CHIBA, Japan -- Ford Motor Co. said on Wednesday it expects a similar deal to cut retiree health-care costs from the United Auto Workers union as rival General Motors won this week.
"We expect comparable changes," Jim Padilla, Ford's chief operating officer, told reporters at the Tokyo auto show.
DaimlerChrysler said on Tuesday its U.S. arm Chrysler would also seek immediate talks with the UAW on cost savings along the lines of the GM deal.
GM on Monday, Oct. 17, announced a deal with the UAW to slash its multibillion-dollar health-care costs, sending its shares up as much as 13 percent even as it posted a fourth consecutive quarterly loss.
The tentative UAW agreement, which must be ratified by GM's unionized workers, is projected to reduce GM's retiree health-care liabilities by about $15 billion and result in a 25-percent cut in the company's hourly health-care liability.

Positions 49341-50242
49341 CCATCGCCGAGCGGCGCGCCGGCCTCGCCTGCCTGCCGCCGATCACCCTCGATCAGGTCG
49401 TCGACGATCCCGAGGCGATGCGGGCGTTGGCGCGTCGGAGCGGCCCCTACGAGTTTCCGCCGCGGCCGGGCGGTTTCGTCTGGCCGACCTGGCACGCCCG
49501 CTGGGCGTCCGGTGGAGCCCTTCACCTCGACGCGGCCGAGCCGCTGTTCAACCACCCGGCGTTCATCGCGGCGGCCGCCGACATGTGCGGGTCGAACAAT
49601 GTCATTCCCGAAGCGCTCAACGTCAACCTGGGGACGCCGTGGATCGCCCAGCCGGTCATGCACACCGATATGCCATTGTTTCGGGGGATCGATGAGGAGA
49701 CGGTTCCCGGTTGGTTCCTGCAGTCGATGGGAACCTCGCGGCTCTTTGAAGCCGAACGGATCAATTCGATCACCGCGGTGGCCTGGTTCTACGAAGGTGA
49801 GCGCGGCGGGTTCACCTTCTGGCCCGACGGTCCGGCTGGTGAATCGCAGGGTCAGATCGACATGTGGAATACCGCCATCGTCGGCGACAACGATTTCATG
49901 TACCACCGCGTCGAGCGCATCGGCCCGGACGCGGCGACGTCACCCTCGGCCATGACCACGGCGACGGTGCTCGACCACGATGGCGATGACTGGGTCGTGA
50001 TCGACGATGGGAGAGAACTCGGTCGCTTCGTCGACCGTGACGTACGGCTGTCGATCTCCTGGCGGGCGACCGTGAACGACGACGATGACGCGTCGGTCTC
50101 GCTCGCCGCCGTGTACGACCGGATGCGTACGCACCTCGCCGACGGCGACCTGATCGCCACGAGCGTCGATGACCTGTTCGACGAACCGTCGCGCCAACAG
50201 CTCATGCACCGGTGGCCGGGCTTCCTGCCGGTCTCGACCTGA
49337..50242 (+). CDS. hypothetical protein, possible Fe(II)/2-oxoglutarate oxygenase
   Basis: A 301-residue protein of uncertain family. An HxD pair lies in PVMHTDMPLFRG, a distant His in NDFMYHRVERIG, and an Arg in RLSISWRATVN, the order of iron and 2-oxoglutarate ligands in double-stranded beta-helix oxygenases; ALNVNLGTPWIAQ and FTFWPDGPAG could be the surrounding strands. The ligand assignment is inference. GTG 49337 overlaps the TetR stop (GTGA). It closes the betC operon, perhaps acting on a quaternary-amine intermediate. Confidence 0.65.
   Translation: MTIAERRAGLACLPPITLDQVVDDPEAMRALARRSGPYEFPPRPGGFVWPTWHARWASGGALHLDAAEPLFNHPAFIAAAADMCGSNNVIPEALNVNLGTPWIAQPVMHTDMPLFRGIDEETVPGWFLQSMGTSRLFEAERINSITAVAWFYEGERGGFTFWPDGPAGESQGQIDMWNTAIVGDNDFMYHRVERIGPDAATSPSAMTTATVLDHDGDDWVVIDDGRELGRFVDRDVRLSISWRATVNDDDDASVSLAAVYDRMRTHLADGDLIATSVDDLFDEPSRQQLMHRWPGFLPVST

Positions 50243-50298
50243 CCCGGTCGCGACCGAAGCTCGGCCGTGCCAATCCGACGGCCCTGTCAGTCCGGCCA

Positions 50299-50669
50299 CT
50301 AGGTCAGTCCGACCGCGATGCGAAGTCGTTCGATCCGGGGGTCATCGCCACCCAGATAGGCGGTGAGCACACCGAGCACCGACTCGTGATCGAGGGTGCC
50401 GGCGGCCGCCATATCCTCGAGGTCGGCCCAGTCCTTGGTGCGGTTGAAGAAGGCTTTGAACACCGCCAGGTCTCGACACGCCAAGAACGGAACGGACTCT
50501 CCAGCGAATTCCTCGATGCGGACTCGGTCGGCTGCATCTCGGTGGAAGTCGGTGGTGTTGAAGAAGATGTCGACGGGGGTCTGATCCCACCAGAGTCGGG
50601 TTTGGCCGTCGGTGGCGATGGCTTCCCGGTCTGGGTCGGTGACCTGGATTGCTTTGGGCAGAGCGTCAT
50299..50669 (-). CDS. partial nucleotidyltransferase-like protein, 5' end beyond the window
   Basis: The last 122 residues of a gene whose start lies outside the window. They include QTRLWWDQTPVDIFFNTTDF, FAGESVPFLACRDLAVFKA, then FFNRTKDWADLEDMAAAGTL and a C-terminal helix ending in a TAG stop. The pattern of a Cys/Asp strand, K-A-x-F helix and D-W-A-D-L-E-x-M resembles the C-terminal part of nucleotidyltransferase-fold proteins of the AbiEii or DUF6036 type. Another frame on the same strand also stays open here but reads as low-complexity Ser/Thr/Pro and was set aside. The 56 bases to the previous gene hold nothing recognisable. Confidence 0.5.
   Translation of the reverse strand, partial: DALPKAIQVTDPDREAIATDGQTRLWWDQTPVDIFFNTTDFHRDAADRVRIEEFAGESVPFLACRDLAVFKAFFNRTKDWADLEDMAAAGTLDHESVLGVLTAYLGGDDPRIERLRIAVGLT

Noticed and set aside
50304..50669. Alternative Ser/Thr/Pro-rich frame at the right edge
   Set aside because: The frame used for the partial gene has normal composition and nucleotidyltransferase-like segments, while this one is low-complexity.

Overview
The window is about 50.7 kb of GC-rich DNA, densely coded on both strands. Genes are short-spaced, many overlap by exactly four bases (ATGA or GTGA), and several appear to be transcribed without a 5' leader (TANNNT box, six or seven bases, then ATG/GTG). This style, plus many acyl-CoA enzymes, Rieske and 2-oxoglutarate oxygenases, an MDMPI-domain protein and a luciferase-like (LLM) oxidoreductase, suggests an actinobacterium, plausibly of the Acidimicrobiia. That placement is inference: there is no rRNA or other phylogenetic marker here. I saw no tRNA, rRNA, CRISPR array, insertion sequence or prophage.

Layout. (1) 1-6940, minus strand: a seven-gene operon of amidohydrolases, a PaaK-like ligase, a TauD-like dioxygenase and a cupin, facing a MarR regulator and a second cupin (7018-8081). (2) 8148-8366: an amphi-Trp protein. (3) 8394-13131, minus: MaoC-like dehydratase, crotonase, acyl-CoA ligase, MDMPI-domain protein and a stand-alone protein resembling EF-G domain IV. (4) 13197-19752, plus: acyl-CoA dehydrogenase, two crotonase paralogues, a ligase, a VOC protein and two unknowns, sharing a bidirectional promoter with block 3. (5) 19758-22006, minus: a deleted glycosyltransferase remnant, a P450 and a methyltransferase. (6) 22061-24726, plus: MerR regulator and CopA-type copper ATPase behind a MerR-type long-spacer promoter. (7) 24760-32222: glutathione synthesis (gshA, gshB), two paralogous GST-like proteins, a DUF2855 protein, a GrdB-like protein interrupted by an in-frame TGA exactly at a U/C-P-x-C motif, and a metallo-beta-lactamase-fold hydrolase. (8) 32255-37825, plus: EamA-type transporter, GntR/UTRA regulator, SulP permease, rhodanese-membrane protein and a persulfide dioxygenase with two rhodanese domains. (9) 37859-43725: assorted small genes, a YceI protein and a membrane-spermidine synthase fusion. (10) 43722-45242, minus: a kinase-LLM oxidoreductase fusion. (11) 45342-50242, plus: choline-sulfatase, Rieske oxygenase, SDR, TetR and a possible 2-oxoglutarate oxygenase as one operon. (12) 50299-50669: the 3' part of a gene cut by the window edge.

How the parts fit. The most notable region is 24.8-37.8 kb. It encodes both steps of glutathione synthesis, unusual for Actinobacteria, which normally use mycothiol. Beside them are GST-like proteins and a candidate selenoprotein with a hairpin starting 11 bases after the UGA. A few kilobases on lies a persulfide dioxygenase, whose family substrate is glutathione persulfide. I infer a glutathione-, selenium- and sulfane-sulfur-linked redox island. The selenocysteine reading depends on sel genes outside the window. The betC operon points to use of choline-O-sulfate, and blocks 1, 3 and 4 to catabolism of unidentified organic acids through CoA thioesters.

The world's biggest automaker said the pact would reduce its employee health-care expenses by $3 billion annually before taxes.
On other subjects, Padilla called the U.S. vehicle market "very difficult. Gasoline prices have more than doubled this year and American consumers are adjusting," he said.
"I expect it to stabilize and then to get somewhat better later in the year and the beginning of next year. It is a difficult market today for everyone," he said.